Managed futures investments have the key structural feature that they do not use leverage in the sense of borrowing money to increase notional positions relative to cash. In most cases, margin requirements are a small fraction of the capital invested in a program or fund. A managed futures fund may only use less than 20 cents on the dollar for margin while 80 cents or more may be held in a custody account at close to zero interest rate. Nevertheless, some managers are more aggressive and may hold funds in an enhanced money fund or short-term bond fund to add to return. Of course, some investor will use a separate account and only provide funds for margin with a cushion. This cuts the excess cash held by the manager.
Generally, capital is not used efficiently with this hedge fund strategy. By efficiency we mean that returns can be enhanced by deploying more of the money in the fund in investments that have a return higher than cash. This will have an impact on overall volatility, but this can be managed to still target a specific volatility level for the fund.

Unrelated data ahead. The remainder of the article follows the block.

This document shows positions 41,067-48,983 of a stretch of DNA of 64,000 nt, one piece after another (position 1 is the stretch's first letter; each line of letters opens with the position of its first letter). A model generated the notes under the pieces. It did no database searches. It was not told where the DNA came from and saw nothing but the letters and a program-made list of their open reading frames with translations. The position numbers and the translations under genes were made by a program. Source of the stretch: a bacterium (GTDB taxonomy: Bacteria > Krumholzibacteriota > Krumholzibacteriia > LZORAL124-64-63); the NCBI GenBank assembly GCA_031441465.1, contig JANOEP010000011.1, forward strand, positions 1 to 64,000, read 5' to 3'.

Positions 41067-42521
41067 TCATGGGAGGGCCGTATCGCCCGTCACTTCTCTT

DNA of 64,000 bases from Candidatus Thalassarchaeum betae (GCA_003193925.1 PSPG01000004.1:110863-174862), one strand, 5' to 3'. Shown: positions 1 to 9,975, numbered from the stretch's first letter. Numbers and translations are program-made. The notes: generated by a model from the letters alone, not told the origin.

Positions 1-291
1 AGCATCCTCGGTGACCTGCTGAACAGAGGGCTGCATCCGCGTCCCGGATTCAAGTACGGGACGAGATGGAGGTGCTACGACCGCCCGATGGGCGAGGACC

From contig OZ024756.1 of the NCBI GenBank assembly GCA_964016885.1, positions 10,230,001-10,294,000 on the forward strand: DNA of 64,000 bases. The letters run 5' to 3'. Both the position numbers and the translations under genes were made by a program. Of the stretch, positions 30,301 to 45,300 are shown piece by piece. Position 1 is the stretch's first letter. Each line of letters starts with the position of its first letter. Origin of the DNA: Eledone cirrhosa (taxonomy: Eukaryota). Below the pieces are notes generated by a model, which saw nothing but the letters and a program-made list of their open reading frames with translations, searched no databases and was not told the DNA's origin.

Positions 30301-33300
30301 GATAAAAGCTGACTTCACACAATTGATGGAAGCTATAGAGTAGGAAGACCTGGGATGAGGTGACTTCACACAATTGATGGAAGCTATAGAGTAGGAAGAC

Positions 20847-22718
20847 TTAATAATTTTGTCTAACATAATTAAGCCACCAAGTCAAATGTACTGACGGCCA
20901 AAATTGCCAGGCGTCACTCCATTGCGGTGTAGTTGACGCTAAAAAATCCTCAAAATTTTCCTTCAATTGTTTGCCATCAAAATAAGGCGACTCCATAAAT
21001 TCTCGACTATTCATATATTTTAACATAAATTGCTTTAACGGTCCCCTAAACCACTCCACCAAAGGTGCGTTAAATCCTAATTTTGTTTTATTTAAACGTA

A simple way of more efficiently using the capital is to employ managed futures as a overlay program so that all of a portfolio's capital is used to generated the highest returns possible. The notional trading size of the overall portfolio will be higher, but the volatility of the overall portfolio can still be managed to specific volatility target.
The choice set of how to employ managed futures and efficiently use capital is fairly broad but can help widen the return opportunities for both manager and investor. Holding cash may be the best alternative but that decision should be made after looking at all of the choices for excess collateral.